Underground music weekend continues to surprise
For its third year, the annual Cropped Out festival of underground music and culture has added some star power. Well, if you consider Jandek, Neil Hamburger, Lil B, Eugene Chadbourne, Chain and the Gang, David Liebe Hart, or R. Stevie Moore to be “stars.”
And they are indeed stars to a small but fiercely dedicated group of fans of new sounds and ideas. That group includes festival founders James Ardery and Ryan Davis, musicians and concert bookers who have been friends since second grade in Louisville. The pair decided to apply their collective knowledge — earned here, on the road, and through Ardery’s time in Brooklyn — toward organizing their dream line-up.
“I can’t say how surprised I am that we got all these people on the same bill,” Ardery says.
It’s an unruly collection of noise guitarists, young punks and weird old folk, one especially unique rapper, and a popular anti-comedian. And much more.
They named their operation to represent the bands, and the fans, “to turn heads toward the talents of those often omitted, overlooked, or cropped out of ‘the big picture,’” as their manifesto states.
“The whole idea with Cropped Out isn’t simply to just weird people out. That’s definitely part of the aesthetic, and part of the fun,” Davis says.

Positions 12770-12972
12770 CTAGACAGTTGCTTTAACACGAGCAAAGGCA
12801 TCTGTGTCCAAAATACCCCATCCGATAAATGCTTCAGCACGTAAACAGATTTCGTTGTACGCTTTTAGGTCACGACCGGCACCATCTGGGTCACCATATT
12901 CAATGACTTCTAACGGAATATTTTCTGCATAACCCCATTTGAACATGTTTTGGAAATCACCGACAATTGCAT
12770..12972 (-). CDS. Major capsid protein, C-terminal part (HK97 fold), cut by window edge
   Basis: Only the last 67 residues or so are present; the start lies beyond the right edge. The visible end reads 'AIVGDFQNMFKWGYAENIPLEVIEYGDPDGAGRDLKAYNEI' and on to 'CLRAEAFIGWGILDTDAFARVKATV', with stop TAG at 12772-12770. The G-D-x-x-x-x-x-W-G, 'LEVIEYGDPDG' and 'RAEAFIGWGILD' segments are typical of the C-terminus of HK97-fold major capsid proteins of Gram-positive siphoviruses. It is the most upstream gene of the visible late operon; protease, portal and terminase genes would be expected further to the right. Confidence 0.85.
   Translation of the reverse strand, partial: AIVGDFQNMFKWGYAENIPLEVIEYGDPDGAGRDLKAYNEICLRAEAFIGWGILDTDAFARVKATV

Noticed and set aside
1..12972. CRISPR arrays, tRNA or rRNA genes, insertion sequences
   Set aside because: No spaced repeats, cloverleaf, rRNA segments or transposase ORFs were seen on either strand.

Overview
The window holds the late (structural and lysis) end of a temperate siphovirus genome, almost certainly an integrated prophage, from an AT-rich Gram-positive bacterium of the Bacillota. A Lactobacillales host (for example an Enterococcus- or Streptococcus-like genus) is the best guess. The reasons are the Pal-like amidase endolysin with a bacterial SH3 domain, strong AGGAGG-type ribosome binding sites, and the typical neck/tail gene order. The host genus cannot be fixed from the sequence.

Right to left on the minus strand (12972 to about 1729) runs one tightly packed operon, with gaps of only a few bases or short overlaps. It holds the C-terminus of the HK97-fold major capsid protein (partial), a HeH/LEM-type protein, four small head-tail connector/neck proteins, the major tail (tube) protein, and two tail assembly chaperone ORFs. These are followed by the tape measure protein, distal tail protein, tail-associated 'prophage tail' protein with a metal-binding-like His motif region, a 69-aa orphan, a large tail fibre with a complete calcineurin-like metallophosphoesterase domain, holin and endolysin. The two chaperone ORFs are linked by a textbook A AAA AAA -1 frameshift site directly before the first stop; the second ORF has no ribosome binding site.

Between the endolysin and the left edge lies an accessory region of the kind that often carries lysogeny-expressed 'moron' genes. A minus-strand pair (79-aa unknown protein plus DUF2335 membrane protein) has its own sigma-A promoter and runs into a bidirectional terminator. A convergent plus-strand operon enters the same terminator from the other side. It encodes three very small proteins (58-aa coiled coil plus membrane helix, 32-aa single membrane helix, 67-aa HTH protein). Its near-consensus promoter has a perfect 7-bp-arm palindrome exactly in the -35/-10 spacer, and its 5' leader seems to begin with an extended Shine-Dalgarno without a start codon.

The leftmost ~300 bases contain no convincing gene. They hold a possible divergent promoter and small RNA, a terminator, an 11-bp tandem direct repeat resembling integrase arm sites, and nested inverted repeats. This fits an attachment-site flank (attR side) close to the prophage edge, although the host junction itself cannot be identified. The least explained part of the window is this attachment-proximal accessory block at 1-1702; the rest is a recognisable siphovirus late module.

They see it as a chance to introduce music fans to some new favorites — acts you might love, who haven’t yet had the same degree of promotion or distribution as some of your other favorites. It’s a diverse line-up, and while not all are easy to digest, there’s something for many.
Cropped Out uses Facebook, Twitter and other such sites for promotion, but also goes door-to-door, passing out flyers and explaining themselves to interested parties. They’ve sold the idea to bands and fans they’ve met in other cities while on tour, and even popped up with a table at NuLu’s Flea Off Market.
The duo hope to continue establishing Cropped Out as “a brand name that people can trust,” Davis notes, “so that when someone buys a ticket for one of our shows, he or she may not necessarily be familiar with the music, but is just as excited about rolling the dice and embracing something both fresh and foreign.”
Both agree that Merchandise, a dream-pop band from Tampa, and Guerilla Toss, a punky yet oddly funky band from Boston, are two of the bands to seek out this weekend.
When asked how they explain the focus of the festival to those otherwise unfamiliar with the acts featured, Ardery replies, “I’ve actually thought long and hard about this. I think that when people describe the festival as ‘weird,’ that’s true and accurate. But I think the festival embodies being a platform for people to hear bands they’ve never heard of before.”
Davis says, “While most festivals book bigger-name bands in hopes of catering to crowds of people with a preconceived desire to see them, we tend to book musicians whom a lot of people probably don’t know, but to whom we think more people should be exposed.”
Ardery sees people look at their fliers and turn away from “a bunch of names they don’t recognize.” He is confident, though, that word of mouth will continue to deliver more converts to their flock. “Typically, what I hear is ‘There were a lot of bands I didn’t know about … but the show was really good.’”
Cropped Out Festival
3125 River Road
Various prices and times